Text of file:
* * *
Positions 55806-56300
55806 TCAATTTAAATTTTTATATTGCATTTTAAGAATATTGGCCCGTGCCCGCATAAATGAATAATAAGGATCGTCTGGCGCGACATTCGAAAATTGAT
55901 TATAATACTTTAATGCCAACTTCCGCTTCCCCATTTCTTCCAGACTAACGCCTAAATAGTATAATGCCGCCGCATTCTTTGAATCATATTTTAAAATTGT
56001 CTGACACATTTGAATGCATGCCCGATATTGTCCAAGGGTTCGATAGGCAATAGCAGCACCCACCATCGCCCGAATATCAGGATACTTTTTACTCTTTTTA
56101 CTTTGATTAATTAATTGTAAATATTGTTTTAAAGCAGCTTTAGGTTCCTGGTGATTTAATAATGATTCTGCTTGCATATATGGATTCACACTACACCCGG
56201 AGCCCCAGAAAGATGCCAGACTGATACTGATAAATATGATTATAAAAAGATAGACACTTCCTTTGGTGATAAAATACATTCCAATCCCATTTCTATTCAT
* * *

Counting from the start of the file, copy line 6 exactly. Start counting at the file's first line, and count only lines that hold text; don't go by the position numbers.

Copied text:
56201 AGCCCCAGAAAGATGCCAGACTGATACTGATAAATATGATTATAAAAAGATAGACACTTCCTTTGGTGATAAAATACATTCCAATCCCATTTCTATTCAT